Category Archives: Depression

We need to address drinking problems in older age

Older people struggle with alcohol problems but despite the growing demographic, there is a big gap in services catering for them


Old age psychiatry services in the UK are only able to take on people with dual diagnosis problems, those who have both substance misuse and an accompanying mental disorder.

There is a large gap in service provision for older people with alcohol problems. Old age psychiatry services in the UK are still only able to take on older people with dual diagnosis problems; those who have both substance misuse and an accompanying mental disorder such as depression, dementia or a psychotic disorder.

In theory there is no age limit for substance misuse services, but such services are often ill-equipped to manage the particular problems faced by older people. For example, they are also not generally able to deliver a home-based service, which is very often what is needed to serve the vast majority over 65s with an alcohol problem.

The last few years have seen new developments in alcohol services in the NHS and the voluntary sector. The voluntary sector has developed considerably, with service providers emerging in areas with high rates of alcohol-related morbidity and mortality.

Loneliness rife among older men

Thursday, 26 July 2012

Many men over 75 suffer from lack of social contact and depression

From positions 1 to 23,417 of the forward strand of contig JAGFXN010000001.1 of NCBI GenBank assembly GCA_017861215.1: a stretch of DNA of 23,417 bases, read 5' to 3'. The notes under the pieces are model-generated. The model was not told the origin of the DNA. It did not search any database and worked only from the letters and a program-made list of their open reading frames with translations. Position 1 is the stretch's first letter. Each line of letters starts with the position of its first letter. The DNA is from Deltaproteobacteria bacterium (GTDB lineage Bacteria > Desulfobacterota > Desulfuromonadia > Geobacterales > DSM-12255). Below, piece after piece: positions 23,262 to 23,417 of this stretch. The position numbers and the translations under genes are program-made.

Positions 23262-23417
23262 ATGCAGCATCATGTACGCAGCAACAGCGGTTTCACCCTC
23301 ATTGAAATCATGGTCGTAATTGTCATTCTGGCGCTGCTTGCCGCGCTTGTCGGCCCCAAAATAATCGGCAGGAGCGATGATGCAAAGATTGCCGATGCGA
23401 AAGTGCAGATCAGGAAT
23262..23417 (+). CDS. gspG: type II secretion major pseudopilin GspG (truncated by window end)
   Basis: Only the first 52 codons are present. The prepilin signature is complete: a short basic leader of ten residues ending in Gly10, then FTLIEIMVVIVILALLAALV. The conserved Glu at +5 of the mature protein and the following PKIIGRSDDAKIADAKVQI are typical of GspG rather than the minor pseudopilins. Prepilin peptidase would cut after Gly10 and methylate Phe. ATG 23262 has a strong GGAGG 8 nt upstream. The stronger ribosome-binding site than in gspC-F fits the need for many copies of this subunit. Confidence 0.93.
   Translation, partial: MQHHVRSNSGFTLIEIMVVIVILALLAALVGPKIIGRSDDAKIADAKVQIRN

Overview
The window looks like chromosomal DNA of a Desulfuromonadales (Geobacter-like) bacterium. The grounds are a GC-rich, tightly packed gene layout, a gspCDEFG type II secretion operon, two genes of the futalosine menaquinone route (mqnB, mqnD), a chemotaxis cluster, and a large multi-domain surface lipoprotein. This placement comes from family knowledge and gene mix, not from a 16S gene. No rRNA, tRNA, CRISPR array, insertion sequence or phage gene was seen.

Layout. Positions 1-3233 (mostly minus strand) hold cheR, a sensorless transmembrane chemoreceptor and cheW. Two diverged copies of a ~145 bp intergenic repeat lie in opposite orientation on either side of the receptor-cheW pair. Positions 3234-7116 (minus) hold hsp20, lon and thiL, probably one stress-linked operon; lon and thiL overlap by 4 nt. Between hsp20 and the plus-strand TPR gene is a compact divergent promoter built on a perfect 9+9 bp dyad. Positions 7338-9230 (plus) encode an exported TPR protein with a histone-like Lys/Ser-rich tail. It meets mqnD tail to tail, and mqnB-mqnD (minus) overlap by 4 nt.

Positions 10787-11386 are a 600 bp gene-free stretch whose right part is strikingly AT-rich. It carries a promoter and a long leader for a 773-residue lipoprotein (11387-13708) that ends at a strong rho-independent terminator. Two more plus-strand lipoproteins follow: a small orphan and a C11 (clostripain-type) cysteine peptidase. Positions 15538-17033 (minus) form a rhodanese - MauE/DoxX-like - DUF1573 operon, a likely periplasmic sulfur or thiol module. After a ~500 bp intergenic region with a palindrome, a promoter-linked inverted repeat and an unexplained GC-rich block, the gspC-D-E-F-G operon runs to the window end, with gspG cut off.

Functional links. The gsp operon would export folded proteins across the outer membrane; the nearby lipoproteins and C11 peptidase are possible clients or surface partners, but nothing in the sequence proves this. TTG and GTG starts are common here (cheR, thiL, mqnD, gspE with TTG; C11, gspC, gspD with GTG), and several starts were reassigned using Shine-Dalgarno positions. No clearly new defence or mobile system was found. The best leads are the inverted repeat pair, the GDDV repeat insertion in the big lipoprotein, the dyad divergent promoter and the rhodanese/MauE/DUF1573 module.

190,000 British men over 75, who live alone, are lonely according to WRVS research, which identified 36 per cent spend more than 12 hours of the day on their own.

The research found that these men are more likely to be lonely than women, however they are less likely to confide in friends and family about their feelings (11 per cent men, 24 per cent women).

The findings also highlight the extent to which these men are socially isolated with 41 per cent typically having two or less face to face conversations a day and one in 33 (three per cent) having none.

There is widespread agreement amongst experts that loneliness is a serious health issue because it makes it more likely that older people will develop illnesses that reach crisis level and need hospital care.

What service users want from social workers

Good social workers are essential
Peter Beresford
Friday 27 April 2012 15:43

What do service users want from social workers? Social work academic and mental health service user Peter Beresford says that research points to four crucial qualities. He will be speaking about the future of adult social work at Community Care Live on 16 May.


The crucial importance of the social work relationship

Above all else the evidence highlights that service users value the relationship that they have with social workers. It is seen as the crucial starting point for getting help and support on equal terms; for working with rather than on people. Service users talk of relationships based on warmth, empathy reliability and respect. It is the antithesis of form-filling approaches to assessment, which reduce the contact between service users and practitioners to a formulaic and bureaucratic contact.